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Question: Using vector calculus, show that $\sin (A+B) = \sin A \cos B + \cos A \sin B$

I have no idea how to even attempt the question. A small hint to help me get started would be greatly appreciated!

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I drew two vectors that make an angle A and B with their resultant. I tried taking components of one of the vectors along the other, but that didn't help me :/ @pbs – Gummy bears Sep 1 '14 at 15:42
The vector calculus approach can be seen as a translation of $\cos(A+B)+i\sin(A+B)=e^{i(A+B)}=e^{iA}e^{iB}=(\cos(A)+i\sin(A))(\cos(B)+i\sin(B‌​))$. – Kim Jong Un Sep 1 '14 at 15:44
How are you using vectors to represent sine and consine? Also you are missing a $ – graydad Sep 1 '14 at 15:44
@user166967 Ummm I drew two vectors that make an angle with their resultant? So taking components you get sine and cosine. And thanks for the heads up – Gummy bears Sep 1 '14 at 15:46
@KimJongUn Ummm vector analysis would be a better term I guess? – Gummy bears Sep 1 '14 at 15:46
up vote 3 down vote accepted

Consider the unit vectors $\langle \cos(90-A), \sin(90-A)\rangle $ and $\langle \cos B, \sin B \rangle $

Take the dot product $$\langle \cos(90-A), \sin(90-A)\rangle \bullet \langle \cos B, \sin B \rangle = \cos (90 -A -B) $$

enter image description here

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Hmmmm..... So shouldn't I take the cross product? As I need sine? – Gummy bears Sep 1 '14 at 16:03
That works too ! But the dot product is a bit simple to visualize for me :) – ganeshie8 Sep 1 '14 at 16:05
$$(a_1,a_2) \bullet (b_1, b_2) = a_1b_1 + a_2b_2$$ – ganeshie8 Sep 1 '14 at 16:06
$\cos(90-A-B) = \cos (90 - (A+B)) = \sin(A+B) $ – ganeshie8 Sep 1 '14 at 16:08
Indeed it does use polar form and the euler's definition. its a simple proof : $$ \begin{align} \\ \sin(A+B) &= \mathcal{Img} \left(e^{i (A+B)}\right)\\&= \mathcal{Img} \left(e^{iA} . e^{iB}\right) \\&= \mathcal{Img} \left( (\cos A + i\sin A) . (\cos B + i\sin B)\right) \\&= \mathcal{Img} \left( \cos A \cos B - \sin A \sin B + i(\sin A \cos B + \cos A \sin B)\right) \\&= \sin A \cos B + \cos A \sin B \end{align} $$ – ganeshie8 Sep 1 '14 at 16:25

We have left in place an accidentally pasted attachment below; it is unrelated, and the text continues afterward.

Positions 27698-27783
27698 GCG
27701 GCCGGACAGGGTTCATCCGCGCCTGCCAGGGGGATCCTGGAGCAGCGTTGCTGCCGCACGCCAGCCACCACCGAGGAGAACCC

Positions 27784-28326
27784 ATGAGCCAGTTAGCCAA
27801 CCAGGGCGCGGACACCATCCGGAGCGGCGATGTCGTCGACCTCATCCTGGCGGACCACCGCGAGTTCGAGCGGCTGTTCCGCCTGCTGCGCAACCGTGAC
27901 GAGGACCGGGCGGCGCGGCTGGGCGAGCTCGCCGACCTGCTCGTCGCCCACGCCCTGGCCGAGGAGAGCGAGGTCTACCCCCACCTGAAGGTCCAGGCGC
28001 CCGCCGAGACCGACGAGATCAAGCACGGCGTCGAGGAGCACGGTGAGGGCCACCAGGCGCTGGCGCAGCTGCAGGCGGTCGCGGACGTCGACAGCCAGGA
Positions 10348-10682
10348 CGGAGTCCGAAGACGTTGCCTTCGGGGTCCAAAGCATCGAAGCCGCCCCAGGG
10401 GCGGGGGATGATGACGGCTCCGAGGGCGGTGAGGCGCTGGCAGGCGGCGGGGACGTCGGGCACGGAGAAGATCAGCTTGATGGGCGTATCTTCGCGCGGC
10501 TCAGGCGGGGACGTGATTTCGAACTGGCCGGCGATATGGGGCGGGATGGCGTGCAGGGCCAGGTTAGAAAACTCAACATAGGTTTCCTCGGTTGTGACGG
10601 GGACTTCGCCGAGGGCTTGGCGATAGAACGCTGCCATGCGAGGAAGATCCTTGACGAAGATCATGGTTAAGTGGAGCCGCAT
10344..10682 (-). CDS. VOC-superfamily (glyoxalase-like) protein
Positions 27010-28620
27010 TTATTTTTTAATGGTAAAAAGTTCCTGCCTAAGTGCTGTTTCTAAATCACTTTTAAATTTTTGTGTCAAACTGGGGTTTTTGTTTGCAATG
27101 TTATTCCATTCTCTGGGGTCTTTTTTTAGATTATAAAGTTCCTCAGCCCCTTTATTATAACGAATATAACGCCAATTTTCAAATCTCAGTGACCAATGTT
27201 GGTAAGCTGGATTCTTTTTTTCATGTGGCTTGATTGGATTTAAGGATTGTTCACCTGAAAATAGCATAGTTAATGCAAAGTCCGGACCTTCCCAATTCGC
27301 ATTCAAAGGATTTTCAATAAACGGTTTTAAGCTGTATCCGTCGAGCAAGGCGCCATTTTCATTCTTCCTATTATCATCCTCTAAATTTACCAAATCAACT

The matrix $\begin{pmatrix}\cos B&-\sin B\\\sin B&\cos B\end{pmatrix}$ is a counter-clockwise rotation by angle $B$. Apply it (via left-multiplication) to the point $\begin{pmatrix}\cos A\\\sin A\end{pmatrix}$. The result is $\begin{pmatrix}\cos (A+B)\\\sin (A+B)\end{pmatrix}$. But $$ \begin{pmatrix}\cos B&-\sin B\\\sin B&\cos B\end{pmatrix}\begin{pmatrix}\cos A\\\sin A\end{pmatrix}=\begin{pmatrix}\cos A\cos B-\sin A\sin B\\\sin A\cos B+\cos A\sin B\end{pmatrix}. $$

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Don't understand it I'm afraid. – Gummy bears Sep 1 '14 at 15:51
I expanded the post slightly. For intuition, draw the point $(\cos A,\sin A)$ in the plane. What will happen after you rotate that point counterclockwise by the angle $B$? – Kim Jong Un Sep 1 '14 at 15:54
Ohhh.... I see what you did there now. But where did you get the matrix from? Any proof for that/ – Gummy bears Sep 1 '14 at 16:00
See – Kim Jong Un Sep 1 '14 at 16:04
I see now. Very ingenious way of doing it. Any easier way to do it though? – Gummy bears Sep 1 '14 at 16:05

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